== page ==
Corwin

I’m definitely not going to attempt to document all of the petroleum-related drivel and disinformation that appears in the National Post, which would probably be a full-time job in itself. However, I did find it noteworthy that, just as I was taking their columnist Peter Foster to task for his skepticism about Peak Oil, another piece appeared on their website that seemed to offer a way out of the petroleum-depletion predicament.

This is a report by Lawrence Solomon on a new scientific study (press release here), published in Nature Geoscience. The study simulated the production of short hydrocarbon chains, essentially small molecules related to the basic constituents of crude oil, from methane deep within the Earth. This is potentially a big deal because the petroleum industry currently works under the assumption that virtually all fossil fuels are exactly that – products formed from the bodies of decaying organisms on geological timescales. (Solomon seems to think, rather ignorantly for a self-styled expert on energy issues, that these organisms were dinosaurs – in fact, plant matter and plankton were the major contributors.) But if oil can also be generated from non-biological sources, the amount of petroleum available here on planet Earth could be large enough to postpone any peak in supply far into the future. As Solomon puts it:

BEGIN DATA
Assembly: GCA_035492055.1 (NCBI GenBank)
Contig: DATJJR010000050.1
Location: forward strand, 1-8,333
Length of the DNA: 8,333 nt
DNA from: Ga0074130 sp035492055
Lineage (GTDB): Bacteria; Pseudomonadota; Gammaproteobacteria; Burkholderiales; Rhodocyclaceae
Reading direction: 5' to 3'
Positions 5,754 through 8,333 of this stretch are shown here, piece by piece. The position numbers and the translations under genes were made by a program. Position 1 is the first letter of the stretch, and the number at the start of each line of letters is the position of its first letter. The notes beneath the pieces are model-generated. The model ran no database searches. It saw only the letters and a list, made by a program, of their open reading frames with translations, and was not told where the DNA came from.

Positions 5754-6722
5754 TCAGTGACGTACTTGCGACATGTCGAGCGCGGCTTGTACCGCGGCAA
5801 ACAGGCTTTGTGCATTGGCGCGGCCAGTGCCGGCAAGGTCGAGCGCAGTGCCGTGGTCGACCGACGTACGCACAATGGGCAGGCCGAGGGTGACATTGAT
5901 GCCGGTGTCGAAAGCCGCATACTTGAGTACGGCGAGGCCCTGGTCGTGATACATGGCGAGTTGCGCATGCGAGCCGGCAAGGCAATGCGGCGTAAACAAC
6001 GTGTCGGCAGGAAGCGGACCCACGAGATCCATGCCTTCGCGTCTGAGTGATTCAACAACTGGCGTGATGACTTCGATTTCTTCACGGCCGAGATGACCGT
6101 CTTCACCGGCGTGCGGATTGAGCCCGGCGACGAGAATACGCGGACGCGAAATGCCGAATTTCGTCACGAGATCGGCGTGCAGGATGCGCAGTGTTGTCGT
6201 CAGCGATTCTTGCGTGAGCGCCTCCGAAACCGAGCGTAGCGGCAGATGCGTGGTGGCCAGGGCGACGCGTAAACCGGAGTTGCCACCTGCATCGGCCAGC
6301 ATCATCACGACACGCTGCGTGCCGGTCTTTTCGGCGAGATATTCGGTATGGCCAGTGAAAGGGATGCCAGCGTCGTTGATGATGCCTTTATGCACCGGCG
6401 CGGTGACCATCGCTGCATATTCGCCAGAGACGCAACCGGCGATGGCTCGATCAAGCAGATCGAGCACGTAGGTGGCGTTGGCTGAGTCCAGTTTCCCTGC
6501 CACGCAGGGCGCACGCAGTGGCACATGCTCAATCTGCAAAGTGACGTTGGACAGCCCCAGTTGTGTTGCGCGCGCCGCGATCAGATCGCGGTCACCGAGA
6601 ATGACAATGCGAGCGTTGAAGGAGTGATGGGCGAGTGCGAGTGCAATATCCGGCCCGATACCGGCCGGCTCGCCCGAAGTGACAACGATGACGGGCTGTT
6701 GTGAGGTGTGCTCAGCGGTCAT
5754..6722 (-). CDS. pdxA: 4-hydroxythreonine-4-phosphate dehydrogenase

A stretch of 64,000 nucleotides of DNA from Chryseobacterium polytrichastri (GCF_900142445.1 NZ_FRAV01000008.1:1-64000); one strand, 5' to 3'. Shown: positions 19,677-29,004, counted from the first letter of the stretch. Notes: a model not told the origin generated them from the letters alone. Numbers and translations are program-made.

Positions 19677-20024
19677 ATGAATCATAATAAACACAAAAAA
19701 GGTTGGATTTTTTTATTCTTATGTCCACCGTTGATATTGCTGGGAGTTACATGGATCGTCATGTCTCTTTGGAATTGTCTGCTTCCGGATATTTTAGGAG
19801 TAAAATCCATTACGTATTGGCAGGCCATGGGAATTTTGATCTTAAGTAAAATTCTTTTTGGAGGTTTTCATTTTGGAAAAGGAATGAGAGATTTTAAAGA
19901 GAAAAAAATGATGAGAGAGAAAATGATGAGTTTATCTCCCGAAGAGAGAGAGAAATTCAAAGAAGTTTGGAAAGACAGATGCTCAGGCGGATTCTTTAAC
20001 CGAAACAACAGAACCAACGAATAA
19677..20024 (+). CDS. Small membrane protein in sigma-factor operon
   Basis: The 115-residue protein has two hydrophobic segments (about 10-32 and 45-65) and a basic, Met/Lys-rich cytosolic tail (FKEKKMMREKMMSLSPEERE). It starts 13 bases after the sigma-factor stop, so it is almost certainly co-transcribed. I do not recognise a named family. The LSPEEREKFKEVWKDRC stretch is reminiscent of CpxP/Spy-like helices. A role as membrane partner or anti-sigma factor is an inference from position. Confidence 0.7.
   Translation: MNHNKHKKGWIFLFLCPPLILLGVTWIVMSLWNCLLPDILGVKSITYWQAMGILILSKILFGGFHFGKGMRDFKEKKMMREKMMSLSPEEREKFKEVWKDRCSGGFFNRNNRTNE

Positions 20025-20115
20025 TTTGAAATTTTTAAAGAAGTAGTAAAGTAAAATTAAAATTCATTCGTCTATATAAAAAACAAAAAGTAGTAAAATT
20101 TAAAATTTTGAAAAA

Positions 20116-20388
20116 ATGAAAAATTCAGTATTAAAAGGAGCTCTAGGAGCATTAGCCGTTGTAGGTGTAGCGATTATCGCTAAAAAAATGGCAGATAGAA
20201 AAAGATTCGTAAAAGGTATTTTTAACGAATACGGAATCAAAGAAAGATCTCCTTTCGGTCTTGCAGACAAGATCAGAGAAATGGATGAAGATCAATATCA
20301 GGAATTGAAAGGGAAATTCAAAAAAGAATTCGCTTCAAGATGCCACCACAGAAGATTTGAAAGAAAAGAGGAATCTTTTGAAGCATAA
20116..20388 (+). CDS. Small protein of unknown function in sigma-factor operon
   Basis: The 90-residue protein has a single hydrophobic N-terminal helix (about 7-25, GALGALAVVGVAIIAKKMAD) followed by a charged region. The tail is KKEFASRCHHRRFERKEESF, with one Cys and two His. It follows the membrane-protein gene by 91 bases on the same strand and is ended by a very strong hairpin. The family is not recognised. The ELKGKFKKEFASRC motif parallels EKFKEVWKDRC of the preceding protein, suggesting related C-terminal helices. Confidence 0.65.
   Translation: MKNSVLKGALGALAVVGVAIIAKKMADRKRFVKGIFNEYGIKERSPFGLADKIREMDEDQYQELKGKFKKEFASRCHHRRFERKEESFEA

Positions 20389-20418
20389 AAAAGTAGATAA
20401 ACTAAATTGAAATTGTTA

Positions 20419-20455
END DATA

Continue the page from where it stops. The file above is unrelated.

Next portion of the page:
The implication of this research, which suggests that hydrocarbons are continuously generated through natural processes? Petroleum is a sustainable resource that will last as long as Planet Earth.

However, the idea that abiotic petroleum could save the oil industry has been around for a long time, and is essentially fringe science. Although the concept was historically popular among Russian and Ukrainian geologists, as Solomon notes, there are numerous reasons for skepticism (see this PDF for a technical review). Hydrocarbons can indeed be produced by non-biological processes, as this latest research confirms rather than demonstrates, but it seems very unlikely that this happens on anything like an economically important scale. For Solomon to inflate an interesting chemistry experiment into a geological phenomenon that could give the world practically limitless supplies of oil is irresponsible in the extreme.

Unfortunately, this kind of thing is all too typical of the misinformed scientific reporting that regularly appears in the National Post, on the topic of climate change as well as that of resource depletion. It’s getting to the point where the paper is damaging Canada’s interests by misinforming the public about these critical issues.

Canada has enormous fossil fuel reserves, but good luck understanding their global economic and geopolitical importance if you think that limitless deposits of abiotic oil are there for the taking anyway. Good luck understanding the very real drawbacks of exploiting those resources, for Canada and the rest of the world, if you think that pouring vast quantities of carbon dioxide into the atmosphere will have no impact on the global climate. The National Post should find itself some environmental columnists who actually know what they’re talking about, for the good of us all.